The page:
This Week
  • The Market at I-Square is a milestone for the $18 million project in Irondequoit.

  • Leonard Brock grew up very poor and tries to help others in need.

  • Pharos Systems International has grown to become a multinational enterprise.

  • For employees today, paid leave is one of the most important benefits.

  • New Simon School dean Andrew Ainslie has a plan to raise its national stature.

  • The RBJ 75 supplement presents a list of the 75 largest private-sector employers.

Legislation targets toxic algal blooms, awaits Obama OK

Rochester Business Journal
June 18, 2014

Legislation designed to stop the spread of algal blooms in New York’s waterways has been passed by Congress and awaits approval by President Obama, officials announced Wednesday.

The Harmful Algal Blooms and Hypoxia Research and Control Amendment Act was passed Tuesday by the Senate, Sen. Kirsten Gillibrand said. The bill already had passed through the House of Representatives.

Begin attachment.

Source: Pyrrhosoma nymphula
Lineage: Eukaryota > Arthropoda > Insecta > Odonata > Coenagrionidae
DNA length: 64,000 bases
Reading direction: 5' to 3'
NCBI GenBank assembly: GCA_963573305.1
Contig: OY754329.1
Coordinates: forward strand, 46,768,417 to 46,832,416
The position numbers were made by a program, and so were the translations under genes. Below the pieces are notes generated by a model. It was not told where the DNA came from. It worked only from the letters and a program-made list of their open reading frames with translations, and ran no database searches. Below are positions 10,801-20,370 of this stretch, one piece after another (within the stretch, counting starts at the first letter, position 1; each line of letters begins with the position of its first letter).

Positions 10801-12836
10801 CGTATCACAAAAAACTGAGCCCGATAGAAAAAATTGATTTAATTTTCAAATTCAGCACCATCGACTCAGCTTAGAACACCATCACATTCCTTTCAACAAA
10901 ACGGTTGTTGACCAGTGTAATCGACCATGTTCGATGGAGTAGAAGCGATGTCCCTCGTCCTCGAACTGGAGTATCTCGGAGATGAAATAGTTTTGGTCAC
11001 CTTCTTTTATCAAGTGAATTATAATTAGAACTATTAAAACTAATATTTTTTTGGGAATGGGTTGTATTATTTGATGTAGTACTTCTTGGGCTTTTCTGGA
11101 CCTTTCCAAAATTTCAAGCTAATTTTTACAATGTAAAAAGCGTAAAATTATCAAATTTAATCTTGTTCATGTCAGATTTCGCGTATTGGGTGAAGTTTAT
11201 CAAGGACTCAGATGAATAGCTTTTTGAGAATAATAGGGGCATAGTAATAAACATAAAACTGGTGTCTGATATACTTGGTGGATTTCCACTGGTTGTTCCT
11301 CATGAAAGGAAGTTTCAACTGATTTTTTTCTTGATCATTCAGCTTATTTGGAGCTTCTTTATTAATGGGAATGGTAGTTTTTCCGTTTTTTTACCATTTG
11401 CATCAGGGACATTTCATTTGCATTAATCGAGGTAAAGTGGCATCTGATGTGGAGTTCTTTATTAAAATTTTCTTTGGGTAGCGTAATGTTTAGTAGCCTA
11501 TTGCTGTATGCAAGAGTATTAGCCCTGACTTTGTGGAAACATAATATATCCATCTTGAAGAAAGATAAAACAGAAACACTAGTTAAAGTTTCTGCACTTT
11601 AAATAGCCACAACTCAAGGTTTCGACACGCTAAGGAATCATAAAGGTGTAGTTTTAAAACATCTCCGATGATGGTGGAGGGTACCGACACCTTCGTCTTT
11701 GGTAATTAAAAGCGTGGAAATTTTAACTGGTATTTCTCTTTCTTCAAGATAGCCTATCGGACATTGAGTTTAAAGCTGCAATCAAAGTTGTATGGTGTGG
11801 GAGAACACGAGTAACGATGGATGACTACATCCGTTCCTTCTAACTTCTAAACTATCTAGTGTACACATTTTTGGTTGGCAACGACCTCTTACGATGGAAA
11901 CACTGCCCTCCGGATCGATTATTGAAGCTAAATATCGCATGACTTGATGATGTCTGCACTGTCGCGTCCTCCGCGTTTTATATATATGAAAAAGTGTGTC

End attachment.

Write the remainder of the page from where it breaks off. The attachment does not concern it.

“New York’s vast water systems help drive our economy, offer miles of recreation, attract tourists and provide clean drinking water for millions of families,” Gillibrand said in a statement.

The Senate passed a similar bill in February. It was amended in the House, leading to the Senate’s passing of the final version this week.

The legislation stipulates that a task force complete an assessment of hypoxia and algal blooms in the Great Lakes no later than 18 months after the bill becomes law.

It requires that a plan to reduce, mitigate and control Great Lakes hypoxia and algal blooms be submitted no later than two years after the law passes.

Algal blooms are a problem throughout the state, Gillibrand said, resulting in beach and lake closures and damaged fish habitats.

The state Department of Environmental Conservation issued blue-green algae notices for 76 New York lakes in 2013, she said.

Blue-green algae are a form of algal bloom with an unpleasant appearance and odor. It is particularly troublesome for New York’s fresh-water lakes because it causes illness in humans and animals that come in contact with it, Gillibrand said.

(c) 2014 Rochester Business Journal. To obtain permission to reprint this article, call 585-546-8303 or email service@rbj.net.


What You're Saying 

There are no comments yet. Be the first to add yours!

Post Your Own Comment

 
Username:
Password:

Not registered? Sign up now!
 

To Do   Text Size
Post CommentPost A Comment eMail Size1
View CommentsView All Comments PrintPrint Size2
ReprintsReprints Size3
  • E-mailed
  • Commented
  • Viewed
RBJ   Google